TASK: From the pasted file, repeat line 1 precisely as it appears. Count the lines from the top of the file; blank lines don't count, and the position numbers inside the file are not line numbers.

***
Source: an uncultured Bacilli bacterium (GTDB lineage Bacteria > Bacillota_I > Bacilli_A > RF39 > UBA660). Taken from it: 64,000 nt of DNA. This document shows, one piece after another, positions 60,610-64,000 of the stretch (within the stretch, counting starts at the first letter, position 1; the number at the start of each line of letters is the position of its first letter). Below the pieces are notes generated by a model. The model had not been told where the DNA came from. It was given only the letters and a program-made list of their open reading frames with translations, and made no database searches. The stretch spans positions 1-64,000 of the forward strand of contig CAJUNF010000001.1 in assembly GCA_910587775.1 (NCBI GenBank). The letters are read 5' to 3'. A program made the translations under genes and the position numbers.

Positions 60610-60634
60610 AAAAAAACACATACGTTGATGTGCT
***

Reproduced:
Source: an uncultured Bacilli bacterium (GTDB lineage Bacteria > Bacillota_I > Bacilli_A > RF39 > UBA660). Taken from it: 64,000 nt of DNA. This document shows, one piece after another, positions 60,610-64,000 of the stretch (within the stretch, counting starts at the first letter, position 1; the number at the start of each line of letters is the position of its first letter). Below the pieces are notes generated by a model. The model had not been told where the DNA came from. It was given only the letters and a program-made list of their open reading frames with translations, and made no database searches. The stretch spans positions 1-64,000 of the forward strand of contig CAJUNF010000001.1 in assembly GCA_910587775.1 (NCBI GenBank). The letters are read 5' to 3'. A program made the translations under genes and the position numbers.